A friend of mine thought that the way I created the trailer was hilariously overcomplicated and thought it’d be interesting if I made a post describing the process, so here we go.
First of all, due to being a poor university student I don’t have the money to buy expensive video editing tools such as Sony Vegas; all videos I’ve made this far have used some combination of Camstudio and Windows Movie Maker (yeah, I know). Then again, I haven’t really given that much thought about the trailers and videos I’ve released this far, so I haven’t minded the awful quality.
With ESA, my intention was to really put some thought to the trailer, and for the first time actually use music made specifically for it. The plan was that I’d make a “raw” version of the trailer and send it to Noby, who’d compose a fitting song around it, after which I’d adjust the video so that the video and audio sync properly (I have no idea how the process ‘should’ go). However, a big problem was that if I did the trailer the usual way, i.e. by recording some gameplay and then mixing and editing it in Movie Maker, the result would be horribly grainy and fuzzy due to the enormous amounts of compression Movie Maker applies to the videos (I don’t know if there’s any way to avoid this – all the codecs I’ve tried apply a lot of compression).
After thinking about it for a bit, I came up with a solution that’d be really really weird but also (hopefully) allow me to create a video with high quality and proper audio. This was to build the trailer in-game, in Multimedia Fusion 2, the program I use to develop ESA. Now then, actually setting up scenes with AI-controlled player movements and such would be a huge pain, so what I actually did was to record a scene in-game with Camstudio, and then turn the AVI to a GIF, the latter of which could be opened in MMF 2. This way I’d get every in-game footage as an animated picture into the program, after which I would be able to connect them to each other with fitting transitions.
Here’s an example of a ‘raw’ footage gif that I used in the trailer:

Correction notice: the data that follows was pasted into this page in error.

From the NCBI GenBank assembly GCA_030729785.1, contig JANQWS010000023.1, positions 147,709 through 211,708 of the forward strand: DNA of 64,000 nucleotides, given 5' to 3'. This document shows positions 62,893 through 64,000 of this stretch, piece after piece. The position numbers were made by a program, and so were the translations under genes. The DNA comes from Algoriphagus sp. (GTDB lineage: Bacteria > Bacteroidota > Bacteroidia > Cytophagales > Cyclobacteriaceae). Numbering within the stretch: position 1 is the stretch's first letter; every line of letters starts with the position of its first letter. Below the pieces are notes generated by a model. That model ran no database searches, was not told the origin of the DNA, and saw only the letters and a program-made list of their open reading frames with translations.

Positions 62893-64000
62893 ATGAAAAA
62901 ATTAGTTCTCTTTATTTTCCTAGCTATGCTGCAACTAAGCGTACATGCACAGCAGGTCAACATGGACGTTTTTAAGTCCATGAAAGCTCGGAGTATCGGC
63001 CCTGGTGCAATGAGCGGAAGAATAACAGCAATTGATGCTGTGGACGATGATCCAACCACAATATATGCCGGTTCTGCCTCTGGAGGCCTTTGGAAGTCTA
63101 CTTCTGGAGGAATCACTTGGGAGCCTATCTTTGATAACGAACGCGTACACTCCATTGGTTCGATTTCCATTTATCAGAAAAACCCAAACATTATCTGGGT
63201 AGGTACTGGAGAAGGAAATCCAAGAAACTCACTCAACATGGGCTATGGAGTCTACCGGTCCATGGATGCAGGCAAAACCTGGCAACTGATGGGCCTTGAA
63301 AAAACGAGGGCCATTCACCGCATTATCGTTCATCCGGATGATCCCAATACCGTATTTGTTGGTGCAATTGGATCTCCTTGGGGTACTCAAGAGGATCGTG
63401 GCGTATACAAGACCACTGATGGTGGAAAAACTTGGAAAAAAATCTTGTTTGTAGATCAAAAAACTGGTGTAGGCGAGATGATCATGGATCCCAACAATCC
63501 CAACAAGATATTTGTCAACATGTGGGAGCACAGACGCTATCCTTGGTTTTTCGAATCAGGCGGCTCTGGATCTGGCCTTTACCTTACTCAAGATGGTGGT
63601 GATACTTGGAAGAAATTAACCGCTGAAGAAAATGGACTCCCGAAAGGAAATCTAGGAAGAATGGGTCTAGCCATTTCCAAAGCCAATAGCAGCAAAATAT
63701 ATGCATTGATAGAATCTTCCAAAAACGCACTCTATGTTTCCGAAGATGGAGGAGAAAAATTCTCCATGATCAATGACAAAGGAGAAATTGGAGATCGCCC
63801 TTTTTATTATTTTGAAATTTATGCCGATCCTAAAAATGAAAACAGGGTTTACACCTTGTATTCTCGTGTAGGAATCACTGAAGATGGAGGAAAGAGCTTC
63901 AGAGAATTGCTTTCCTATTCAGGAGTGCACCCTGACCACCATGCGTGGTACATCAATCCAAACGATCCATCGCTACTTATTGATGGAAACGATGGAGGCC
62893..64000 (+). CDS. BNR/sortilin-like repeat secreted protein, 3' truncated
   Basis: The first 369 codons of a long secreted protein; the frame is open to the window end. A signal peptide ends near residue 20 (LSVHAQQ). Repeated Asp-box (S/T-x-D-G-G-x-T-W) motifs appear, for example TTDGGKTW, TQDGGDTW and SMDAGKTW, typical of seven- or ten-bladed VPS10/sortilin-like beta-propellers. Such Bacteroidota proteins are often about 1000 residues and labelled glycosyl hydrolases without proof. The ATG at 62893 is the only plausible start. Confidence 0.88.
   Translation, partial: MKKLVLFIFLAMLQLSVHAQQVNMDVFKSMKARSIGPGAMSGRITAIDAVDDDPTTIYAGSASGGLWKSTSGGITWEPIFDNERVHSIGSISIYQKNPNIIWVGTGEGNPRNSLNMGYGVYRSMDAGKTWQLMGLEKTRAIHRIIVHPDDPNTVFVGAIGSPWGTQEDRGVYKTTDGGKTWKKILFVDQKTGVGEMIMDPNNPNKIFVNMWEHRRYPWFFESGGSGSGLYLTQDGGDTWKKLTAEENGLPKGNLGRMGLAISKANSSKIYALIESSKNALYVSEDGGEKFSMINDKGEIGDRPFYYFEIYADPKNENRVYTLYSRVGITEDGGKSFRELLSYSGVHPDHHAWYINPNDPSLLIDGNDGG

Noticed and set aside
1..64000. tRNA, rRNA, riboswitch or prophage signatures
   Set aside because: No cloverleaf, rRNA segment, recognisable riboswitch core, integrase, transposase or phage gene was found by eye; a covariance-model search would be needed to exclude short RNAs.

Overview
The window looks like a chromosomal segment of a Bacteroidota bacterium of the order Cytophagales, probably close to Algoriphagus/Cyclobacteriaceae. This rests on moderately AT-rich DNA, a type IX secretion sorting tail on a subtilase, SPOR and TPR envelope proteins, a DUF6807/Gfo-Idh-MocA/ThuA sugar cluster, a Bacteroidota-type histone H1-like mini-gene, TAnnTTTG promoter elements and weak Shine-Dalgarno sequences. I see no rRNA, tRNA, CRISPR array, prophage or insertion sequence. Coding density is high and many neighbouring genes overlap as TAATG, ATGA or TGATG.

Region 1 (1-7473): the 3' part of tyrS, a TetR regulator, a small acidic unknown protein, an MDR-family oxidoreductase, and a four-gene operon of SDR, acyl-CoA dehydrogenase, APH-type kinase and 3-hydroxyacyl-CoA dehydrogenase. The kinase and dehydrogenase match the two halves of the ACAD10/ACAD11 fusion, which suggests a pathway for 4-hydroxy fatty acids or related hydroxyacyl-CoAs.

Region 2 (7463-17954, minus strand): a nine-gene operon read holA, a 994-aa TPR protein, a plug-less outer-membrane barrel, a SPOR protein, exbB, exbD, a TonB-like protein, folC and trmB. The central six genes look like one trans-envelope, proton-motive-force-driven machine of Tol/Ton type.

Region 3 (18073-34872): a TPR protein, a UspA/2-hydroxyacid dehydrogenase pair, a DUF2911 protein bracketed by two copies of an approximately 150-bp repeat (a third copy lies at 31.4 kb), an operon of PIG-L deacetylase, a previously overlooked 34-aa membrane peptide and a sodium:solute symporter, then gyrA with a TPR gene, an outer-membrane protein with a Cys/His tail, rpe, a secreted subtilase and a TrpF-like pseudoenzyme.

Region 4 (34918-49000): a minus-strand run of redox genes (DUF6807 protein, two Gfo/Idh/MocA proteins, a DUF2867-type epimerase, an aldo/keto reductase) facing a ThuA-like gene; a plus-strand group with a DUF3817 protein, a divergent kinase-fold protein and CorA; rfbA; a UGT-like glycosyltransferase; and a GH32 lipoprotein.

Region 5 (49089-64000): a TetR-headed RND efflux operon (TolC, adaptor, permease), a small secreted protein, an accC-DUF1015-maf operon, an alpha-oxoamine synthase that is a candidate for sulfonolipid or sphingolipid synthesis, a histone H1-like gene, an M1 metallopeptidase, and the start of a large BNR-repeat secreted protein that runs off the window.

It’s pretty small, because the game uses a resized window.
Recording and GIF-ifying the gameplay footage was quite time-consuming, but after I had that part done, the only things I still needed were short lines of text to show in-between the footage, as well as some special scenes that weren’t recorded in-game, such as a spaceship flying through space, or a closeup of the space station ESA takes place in. These weren’t that hard to implement, but I ended up creating a sort of a ‘code’ that’d tell the program how long a line of text would stay on-screen etc. This was to ensure that I could later sync the video easily with Noby’s music.
After I had ensured that the whole of the trailer would play properly, I recorded it again in Camstudio to get a raw version of the trailer, without music but with all the assets that’d be in the final. This I sent to Noby, who began to work on the trailer audio track. The music he made resembles the main theme of the game, and I was really happy to see how well it fit the trailer’s atmosphere. It’s good to have more than one person thinking about the ‘feel’ of the game, see. Anyway, the “toughest” part of the process was to actually add the music to the trailer. I had no video-editing tools that would screw the quality of the video file, so I actually added the music track to the in-game trailer and recorded it yet again with Camstudio, this time enabling “Stereo Mix” so that the program would also record everything that came out of my speakers. Since Stereo Mix records only what comes from one’s speakers, I had to turn my computer’s volume to 100% to get the volume levels correct. I use rather cheap headsets which let out quite a bit of sound, so I also had to muffle the sound under some clothes while recording (living in a student apartment can be a pain!) After this I finally had something I could call a ‘final’ version of the trailer.
(Except I had to record it again thrice because the volume levels still weren’t correct.)
Now that was a wall of text. Also typing it out makes it sounds much weirder than it actually was. Maybe I’ll try get that Sony Vegas for my next trailer, dohoho.